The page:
PITTSBURGH (November 9, 2015) … With the potential to allow quadriplegics to operate robotic limbs, to reverse damage caused by Parkinson's disease, and to map the pathways of the 100 billion neurons of the brain, microelectrode arrays-or electronic brain implants-are key to the human-computer interface. Two National Institutes of Health (NIH) grants totaling $4.7 million to researchers at the University of Pittsburgh's Swanson School of Engineering will help to further research in improving how the implants perform in the brain and survive the body's immune responses. Implants come in many shapes and sizes and contain anywhere from one to hundreds of electrodes in a single array. Large arrays allow for better connectivity with the brain, but they also have a greater risk of triggering the body's defense mechanisms. This causes inflammation of the neural tissue, which can significantly reduce the quality of the implant's signals over time. Even though it won't cause harm to the patient, the body's rejection of foreign substances is one of the major obstacles limiting the usage of microelectrode arrays. Researchers at Pitt's Neural Tissue/Electrode Interface and Neural Tissue Engineering (NTE) Laboratory have been developing ways to integrate the implants with the host neural tissue. Last summer, Xinyan "Tracy" Cui, William Kepler Whiteford Professor of Bioengineering and director of the NTE Lab, received an NIH grant to research a method of disguising microelectrode arrays by coating them with biological molecules the brain won't recognize as intruders.   Today, two more grants from NIH will expand the NTE Lab's research into other areas of microelectrode array technology. Cui will serve as principle investigator of "Inhibition of Neural Electrode-Mediated Inflammation and Neuronal Cell Death." The study will receive $3.1 million over five years and will uncover the role of the caspase-1, an enzyme activated at the earliest detectable moment after ischemia, trauma, and other neurodegenerative conditions. "Caspase-1 is a key mediator of both inflammation and programmed cell death, both of which are thought to degrade neural recording and stimulation performance," said Cui. "Once we identify it as a major pathway, we can disrupt it. In this new study, we are going to use two-photon live animal imaging in conjunction with molecular and electrophysiological methods to study the cellular response around the electrode implant site in real-time." Takashi "TK" Kozai, assistant professor of bioengineering at Pitt, will lead the two-photon imaging, which can capture images at a deep level of tissue in live animals. Although this form of microscopy has become popular in neuroscience and biology, it has not been widely used to examine the interaction between electrode implants and brain tissue. "We are very lucky to have TK's expertise with live imaging at our lab," said Cui. Kozai established the Bio-Integrating Optoelectronic Neural Interface & Cybernetics Lab (BIONIC Lab) at Pitt. He recently joined tenure-stream faculty after completing his post-doctoral research with Cui and will serve as the principal investigator of the other NIH grant study awarded this year. "Mechanisms behind Electrode Induced BBB Damage's Impact on Neural Recording" will receive about $1.6 million for five years. Kozai will examine the damage to the brain caused by blood-brain barrier (BBB) injury from probe implantation. BBB injury has been found around implanted electrodes, but the extent and the cause-and-effect mechanism underlying BBB damage and neural recording failure has not been established. After mapping the brain vasculature with two-photon microscopy, Kozai will implant one group of electrodes that pass through large arterioles and another group that avoids major blood vessels. By comparing the performance of electrodes in the two situations and tracking dynamic changes with two-photon microscopy, Kozai will be able to determine the impact of BBB damage on signal degradation recorded from the implants.   The co-Investigators on these two grants are Dr. Alberto Vazquez (Radiology), Dr. Robert Friedlander and Dr. Diane Carlisle (Neurosurgery), and Dr. Simon Watkins (Center for Biological Imaging). About the NTE Lab Research at the NTE Laboratory focuses on the understanding and modulation of interactions between neural tissue and smart materials and biosensors. Past studies have contributed to a fundamental understanding of topics applicable to a variety of fields, particularly neural electrode and tissue interface, neural tissue engineering, implantable biosensors, and drug delivery. NTE Lab members collaborate with researchers in many different disciplines.   ### For more information about funded positions at the Cui and Kozai labs visit http://www.bioniclab.org/job-opportunities and http://engineering.pitt.edu/Sub-Sites/Labs/CUI/Home/Job-Opportunities/.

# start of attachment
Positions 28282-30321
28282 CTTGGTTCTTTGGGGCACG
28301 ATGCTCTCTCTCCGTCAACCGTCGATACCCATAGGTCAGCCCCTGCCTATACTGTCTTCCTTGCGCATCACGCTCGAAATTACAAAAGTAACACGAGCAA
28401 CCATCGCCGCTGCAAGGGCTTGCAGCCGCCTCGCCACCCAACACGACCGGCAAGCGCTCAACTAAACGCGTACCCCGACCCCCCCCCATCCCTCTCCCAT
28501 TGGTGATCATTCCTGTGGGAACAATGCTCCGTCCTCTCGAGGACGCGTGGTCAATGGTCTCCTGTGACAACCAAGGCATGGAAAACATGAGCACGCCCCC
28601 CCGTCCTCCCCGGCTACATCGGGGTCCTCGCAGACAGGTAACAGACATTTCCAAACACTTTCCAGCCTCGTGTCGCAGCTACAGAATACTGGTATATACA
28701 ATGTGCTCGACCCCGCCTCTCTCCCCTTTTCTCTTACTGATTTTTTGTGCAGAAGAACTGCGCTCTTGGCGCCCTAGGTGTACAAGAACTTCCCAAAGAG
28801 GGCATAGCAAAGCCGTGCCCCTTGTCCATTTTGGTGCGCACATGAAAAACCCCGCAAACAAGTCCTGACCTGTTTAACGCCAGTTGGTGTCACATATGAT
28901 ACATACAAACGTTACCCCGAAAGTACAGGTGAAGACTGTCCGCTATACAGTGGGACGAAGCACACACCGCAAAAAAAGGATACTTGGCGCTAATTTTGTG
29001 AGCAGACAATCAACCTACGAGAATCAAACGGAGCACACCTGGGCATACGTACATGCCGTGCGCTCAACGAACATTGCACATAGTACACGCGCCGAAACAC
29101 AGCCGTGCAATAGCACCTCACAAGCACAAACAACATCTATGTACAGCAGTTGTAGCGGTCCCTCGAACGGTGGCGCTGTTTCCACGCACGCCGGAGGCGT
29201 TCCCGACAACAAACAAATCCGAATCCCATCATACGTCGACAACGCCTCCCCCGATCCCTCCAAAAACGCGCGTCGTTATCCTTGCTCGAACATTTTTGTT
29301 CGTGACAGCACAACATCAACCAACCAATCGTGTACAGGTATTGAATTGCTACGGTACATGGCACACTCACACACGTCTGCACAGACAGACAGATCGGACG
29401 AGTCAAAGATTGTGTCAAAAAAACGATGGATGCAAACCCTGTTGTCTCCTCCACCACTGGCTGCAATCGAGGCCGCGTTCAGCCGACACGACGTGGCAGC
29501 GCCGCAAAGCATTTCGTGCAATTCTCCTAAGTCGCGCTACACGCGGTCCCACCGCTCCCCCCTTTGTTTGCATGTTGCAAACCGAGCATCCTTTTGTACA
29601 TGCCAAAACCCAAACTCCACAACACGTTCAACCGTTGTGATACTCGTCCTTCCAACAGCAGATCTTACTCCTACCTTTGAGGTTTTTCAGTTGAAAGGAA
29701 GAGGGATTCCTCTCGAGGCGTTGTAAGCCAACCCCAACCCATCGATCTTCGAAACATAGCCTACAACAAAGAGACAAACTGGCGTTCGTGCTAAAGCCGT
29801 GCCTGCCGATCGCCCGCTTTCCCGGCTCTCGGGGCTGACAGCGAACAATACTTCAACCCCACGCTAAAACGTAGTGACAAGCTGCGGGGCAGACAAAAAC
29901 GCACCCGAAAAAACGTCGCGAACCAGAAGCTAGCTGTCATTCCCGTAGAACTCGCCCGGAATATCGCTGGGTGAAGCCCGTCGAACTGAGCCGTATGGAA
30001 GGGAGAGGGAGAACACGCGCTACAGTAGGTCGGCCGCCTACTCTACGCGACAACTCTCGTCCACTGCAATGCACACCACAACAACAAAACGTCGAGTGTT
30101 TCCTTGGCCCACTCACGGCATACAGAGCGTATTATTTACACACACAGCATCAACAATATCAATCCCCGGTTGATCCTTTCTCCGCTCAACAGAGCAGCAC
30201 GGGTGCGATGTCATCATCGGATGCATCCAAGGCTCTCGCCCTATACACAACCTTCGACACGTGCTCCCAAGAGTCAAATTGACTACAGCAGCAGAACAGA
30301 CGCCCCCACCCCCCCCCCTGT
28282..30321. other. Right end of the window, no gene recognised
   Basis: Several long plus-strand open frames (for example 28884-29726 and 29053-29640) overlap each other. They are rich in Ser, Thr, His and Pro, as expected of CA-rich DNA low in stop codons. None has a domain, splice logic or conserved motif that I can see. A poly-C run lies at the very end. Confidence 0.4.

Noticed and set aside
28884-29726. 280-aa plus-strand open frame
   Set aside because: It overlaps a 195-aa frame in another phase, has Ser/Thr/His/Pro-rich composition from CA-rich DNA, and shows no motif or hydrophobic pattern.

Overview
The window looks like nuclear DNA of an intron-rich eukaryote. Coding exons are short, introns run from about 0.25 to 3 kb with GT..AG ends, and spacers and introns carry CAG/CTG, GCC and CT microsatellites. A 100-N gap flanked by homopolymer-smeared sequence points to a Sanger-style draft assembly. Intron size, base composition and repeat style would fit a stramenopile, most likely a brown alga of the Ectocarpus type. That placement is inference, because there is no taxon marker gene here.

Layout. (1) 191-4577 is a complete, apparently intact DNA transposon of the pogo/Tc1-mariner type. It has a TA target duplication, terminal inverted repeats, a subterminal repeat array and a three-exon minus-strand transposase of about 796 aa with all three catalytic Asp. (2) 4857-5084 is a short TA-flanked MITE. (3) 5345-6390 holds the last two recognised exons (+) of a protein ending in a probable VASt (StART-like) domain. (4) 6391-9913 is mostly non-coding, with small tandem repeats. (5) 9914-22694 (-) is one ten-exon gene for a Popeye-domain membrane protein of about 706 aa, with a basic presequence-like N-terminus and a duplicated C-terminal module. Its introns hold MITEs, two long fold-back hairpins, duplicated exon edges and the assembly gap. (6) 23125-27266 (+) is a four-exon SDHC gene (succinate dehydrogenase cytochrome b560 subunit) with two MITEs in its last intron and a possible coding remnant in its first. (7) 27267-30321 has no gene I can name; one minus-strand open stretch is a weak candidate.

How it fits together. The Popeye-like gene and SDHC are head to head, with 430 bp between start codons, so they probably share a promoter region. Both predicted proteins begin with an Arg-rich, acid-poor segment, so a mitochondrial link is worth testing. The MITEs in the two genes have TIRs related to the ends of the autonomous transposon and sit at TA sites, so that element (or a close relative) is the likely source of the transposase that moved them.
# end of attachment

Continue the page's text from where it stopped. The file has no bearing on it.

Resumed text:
Matt Cichowicz

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Bioengineering By The Numbers